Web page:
There is a nationwide drive to get more girls into physics and coding, and some educators believe gaming could be a way to get girls interested in coding and STEM topics. This project, spon- sored by NSF, is to create a QCD game that will raise public interest in QCD, especially among K-12 girls, and increase interest in coding among girls. Through the immersive framework of interactive gameplay, this QCD phone game will allow the public to peek into the world of QCD research. The game design will fall into the “Match 3” genre, which typically attracts a higher ratio of female players. The game will be implemented initially as a phone app, and the gameplay would require learning simple QCD rules to progress. By leveraging the willingness of players to engage with the rules of an entertaining game, they are able to easily learn a few principles of physics.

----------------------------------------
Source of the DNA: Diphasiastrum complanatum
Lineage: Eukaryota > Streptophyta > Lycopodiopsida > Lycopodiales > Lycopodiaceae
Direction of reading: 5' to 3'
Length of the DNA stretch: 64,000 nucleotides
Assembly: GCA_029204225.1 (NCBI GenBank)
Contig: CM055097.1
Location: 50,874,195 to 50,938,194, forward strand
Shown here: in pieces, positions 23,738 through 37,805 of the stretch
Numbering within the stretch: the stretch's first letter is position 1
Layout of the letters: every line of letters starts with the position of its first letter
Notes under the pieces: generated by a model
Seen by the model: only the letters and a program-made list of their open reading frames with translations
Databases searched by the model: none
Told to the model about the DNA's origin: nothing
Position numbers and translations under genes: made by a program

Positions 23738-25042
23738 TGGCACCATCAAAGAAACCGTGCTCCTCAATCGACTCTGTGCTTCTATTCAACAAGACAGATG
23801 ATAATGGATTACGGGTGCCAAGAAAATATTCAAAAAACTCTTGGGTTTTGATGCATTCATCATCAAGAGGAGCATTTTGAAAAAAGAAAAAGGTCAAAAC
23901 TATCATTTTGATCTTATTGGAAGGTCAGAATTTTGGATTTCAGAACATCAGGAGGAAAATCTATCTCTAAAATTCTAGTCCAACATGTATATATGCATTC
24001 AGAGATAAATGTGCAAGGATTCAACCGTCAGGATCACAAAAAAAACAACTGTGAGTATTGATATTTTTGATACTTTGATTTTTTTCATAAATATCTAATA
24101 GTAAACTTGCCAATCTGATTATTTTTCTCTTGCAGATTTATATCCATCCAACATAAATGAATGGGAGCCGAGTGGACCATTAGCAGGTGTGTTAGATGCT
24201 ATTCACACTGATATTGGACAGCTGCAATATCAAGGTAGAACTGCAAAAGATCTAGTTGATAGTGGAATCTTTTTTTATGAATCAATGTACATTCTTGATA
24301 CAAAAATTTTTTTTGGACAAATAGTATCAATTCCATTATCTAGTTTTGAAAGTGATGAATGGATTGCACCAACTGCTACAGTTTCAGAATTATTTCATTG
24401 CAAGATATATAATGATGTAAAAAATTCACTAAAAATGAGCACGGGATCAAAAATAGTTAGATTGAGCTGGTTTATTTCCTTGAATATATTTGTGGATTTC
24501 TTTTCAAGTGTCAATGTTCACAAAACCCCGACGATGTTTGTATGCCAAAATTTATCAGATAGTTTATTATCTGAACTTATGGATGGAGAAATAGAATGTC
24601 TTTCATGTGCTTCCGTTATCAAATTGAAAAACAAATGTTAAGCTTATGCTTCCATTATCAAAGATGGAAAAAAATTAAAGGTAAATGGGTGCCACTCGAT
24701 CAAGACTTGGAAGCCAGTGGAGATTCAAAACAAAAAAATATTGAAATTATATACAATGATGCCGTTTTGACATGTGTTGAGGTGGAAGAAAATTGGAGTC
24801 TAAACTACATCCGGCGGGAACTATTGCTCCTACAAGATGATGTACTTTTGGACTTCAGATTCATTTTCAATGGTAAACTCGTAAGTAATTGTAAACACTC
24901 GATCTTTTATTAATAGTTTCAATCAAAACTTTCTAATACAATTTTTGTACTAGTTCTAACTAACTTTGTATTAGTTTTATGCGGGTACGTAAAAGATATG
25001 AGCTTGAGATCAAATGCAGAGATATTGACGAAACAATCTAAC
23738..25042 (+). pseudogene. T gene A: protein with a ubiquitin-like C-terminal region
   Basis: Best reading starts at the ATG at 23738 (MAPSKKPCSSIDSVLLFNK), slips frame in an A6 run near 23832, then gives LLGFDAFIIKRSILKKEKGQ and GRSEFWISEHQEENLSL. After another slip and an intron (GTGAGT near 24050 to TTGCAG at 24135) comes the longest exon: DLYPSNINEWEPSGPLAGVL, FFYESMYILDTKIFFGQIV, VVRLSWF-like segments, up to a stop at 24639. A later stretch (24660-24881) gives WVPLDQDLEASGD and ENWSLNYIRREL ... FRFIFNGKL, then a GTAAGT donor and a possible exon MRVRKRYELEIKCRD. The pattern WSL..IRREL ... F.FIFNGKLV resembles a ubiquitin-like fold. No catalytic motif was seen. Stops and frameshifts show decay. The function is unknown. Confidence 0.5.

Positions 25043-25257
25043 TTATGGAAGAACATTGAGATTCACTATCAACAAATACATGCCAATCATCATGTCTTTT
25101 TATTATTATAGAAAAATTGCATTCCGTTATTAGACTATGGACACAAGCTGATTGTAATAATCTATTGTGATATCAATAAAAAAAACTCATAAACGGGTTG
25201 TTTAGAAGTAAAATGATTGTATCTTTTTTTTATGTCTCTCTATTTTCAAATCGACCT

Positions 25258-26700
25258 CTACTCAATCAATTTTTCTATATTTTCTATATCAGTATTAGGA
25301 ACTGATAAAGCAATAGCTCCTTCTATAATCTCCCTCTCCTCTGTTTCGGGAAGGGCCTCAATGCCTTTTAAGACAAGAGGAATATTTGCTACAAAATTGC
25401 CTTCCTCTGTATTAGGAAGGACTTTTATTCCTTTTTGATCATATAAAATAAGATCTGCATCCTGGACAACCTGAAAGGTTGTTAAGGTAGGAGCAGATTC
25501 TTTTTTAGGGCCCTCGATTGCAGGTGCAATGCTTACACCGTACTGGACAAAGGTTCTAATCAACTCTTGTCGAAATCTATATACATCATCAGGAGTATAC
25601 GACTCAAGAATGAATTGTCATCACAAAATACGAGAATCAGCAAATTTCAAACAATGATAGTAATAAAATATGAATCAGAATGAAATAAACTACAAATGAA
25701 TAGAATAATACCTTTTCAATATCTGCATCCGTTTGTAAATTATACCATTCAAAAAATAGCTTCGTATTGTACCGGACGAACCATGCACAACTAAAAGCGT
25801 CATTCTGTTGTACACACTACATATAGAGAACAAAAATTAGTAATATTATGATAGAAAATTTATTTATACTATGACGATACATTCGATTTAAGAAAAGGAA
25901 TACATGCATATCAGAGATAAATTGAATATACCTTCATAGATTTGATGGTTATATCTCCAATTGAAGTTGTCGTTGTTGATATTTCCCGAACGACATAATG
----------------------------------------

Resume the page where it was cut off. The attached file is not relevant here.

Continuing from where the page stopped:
We formed a development team of MSU undergraduate students to make the game and provided them with a QCD curriculum. The game will be tested at MSU outreach activities, as well as among local K-12 girls through school activities, and feedback will be used to improve the design. The final game can be easily distributed through various app stores and impact will be measured through a follow-up survey. If such a new direction works to attract more girls to coding and physics, one should develop more games to engage more girls in STEM.